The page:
• In this embodiment, in addition to the full backup 116, changes made to the information in primary database 110 may be recorded as incremental changes 118 in secondary database 114. In one embodiment, the incremental changes 118 are stored in secondary database 114 until the next full backup 116 begins. After the next full backup 116 begins, secondary database 114 may be reinitialized, such as by deleting any incremental changes 118 stored in secondary database 114. In a particular embodiment, the incremental changes 118 stored in secondary database 114 may be divided according to time. For example, the incremental changes 118 may be stored in different files or data stores based on when the incremental changes 118 occurred, and each file or data store may correspond to a different time period. In this document, the term "each" refers to each of at least a subset of the identified items.
  • In this embodiment, the backup information stored in backup system 112 and the incremental changes 118 stored in secondary database 114 may be used to restore primary database 110 in the event of a database failure. In other words, the previous state of primary database 110 could be recreated using the backup information stored in backup system 112 and the incremental changes 118 stored in secondary database 114. In particular, primary server 102 could copy the backup information from backup system 112 to primary database 110, which restores primary database 110 to the state that existed at or near the time of the last full backup 116. Primary server 102 could leave primary database 110 in this state. Primary server 102 could also receive some or all of the incremental changes 118 from secondary database 114 and recreate those incremental changes 118 in primary database 110. For example, primary server 102 could receive an incremental change 118 representing a deletion of information from a database table, and primary server 102 could implement the change in primary database 110 by deleting the identified information from the database table. In this way, primary server 102 could use the incremental changes 118 stored in secondary database 114 to restore primary database 110 to a state that existed between the time of the last full backup 116 and the time of the database failure. In a particular embodiment, primary server 102 recreates the incremental changes 118 sequentially, starting at the time of the last full backup 116 and proceeding until the time of the database failure is reached or until a desired time is reached. A user may be allowed to specify whether the primary database 110 should be restored to the time of the database failure or to another time.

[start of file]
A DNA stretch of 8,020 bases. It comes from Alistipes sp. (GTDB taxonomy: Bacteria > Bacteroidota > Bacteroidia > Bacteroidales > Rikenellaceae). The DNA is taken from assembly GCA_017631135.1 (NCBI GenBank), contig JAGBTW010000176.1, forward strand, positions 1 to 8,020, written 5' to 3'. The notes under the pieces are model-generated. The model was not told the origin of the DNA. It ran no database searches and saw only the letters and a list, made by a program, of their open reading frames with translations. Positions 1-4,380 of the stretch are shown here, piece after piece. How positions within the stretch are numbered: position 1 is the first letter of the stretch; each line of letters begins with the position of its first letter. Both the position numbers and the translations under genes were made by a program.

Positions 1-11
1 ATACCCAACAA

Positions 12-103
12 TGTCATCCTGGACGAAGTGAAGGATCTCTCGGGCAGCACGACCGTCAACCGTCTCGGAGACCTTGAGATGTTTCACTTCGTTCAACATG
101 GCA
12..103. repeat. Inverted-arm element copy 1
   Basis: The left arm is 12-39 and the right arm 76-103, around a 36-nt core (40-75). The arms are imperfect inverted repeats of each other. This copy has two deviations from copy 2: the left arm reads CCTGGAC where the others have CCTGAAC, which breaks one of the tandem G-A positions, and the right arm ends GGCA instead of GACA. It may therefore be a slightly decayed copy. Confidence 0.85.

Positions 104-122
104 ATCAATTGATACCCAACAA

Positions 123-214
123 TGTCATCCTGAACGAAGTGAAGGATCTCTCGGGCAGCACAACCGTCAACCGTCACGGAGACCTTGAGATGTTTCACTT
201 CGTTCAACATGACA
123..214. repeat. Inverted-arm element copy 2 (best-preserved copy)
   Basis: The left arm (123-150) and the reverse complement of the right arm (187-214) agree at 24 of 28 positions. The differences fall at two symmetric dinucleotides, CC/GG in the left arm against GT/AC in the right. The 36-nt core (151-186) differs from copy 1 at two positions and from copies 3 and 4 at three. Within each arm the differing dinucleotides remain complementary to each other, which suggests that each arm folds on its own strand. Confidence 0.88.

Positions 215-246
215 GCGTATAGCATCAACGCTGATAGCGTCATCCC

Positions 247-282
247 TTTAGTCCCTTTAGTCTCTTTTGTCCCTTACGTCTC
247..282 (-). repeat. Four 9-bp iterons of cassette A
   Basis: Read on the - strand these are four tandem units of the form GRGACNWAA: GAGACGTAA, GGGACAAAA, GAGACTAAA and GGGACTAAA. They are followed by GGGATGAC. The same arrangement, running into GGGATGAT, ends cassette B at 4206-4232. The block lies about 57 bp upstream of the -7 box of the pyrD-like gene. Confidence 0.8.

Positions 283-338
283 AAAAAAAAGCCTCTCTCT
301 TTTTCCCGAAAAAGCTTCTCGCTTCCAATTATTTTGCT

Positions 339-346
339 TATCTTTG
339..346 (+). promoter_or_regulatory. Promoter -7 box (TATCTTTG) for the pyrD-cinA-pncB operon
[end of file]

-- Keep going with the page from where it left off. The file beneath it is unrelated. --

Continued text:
• In another embodiment, secondary server 104 may perform one or more incremental backups 120 during the backup phase of the disaster recovery operation. In this embodiment, the incremental changes 118 stored in secondary database 114 may be copied or archived in backup system 112, and the archived incremental changes 118 may but need not be deleted from secondary database 114. As a particular example, secondary server 104 could archive incremental changes 118 in backup system 112 every fifteen or thirty minutes, although any other suitable time period may be used. In this way, secondary database 114 may store incremental changes 118 for a limited time period. In a particular embodiment, the incremental changes 118 in secondary server 104 may be stored in different files or data stores depending on when the incremental changes 118 occurred, and an incremental backup 120 copies one or more of the files or data stores to backup system 120.
  • In this embodiment, the full backup information stored in backup system 112, the incremental changes 118 stored in backup system 112 as incremental backups 120, and the incremental changes 118 stored in secondary database 114 may be used to restore primary database 110. In this embodiment, primary server 102 could copy the backup information from backup system 112 to primary database 110, which restores primary database 110 to the state that existed at or near the time of the last full backup 116. Primary server 102 could leave primary database 110 in this state. Primary server 102 could also receive some or all of the incremental backups 120 from backup system 112 and recreate the incremental changes 118 contained in those incremental backups 120. This restores primary database 110 to the state that existed at or near the time of the last incremental backup 120 received and implemented. Again, primary server 102 could leave primary database 110 in this state, or primary server 102 could receive and implement the incremental changes 118 stored in secondary database 114. In a particular embodiment, primary server 102 recreates the incremental changes 118 in both backup system 112 and secondary database 114 sequentially. Also, a user may be given the option of specifying the time to which primary database 110 will be restored.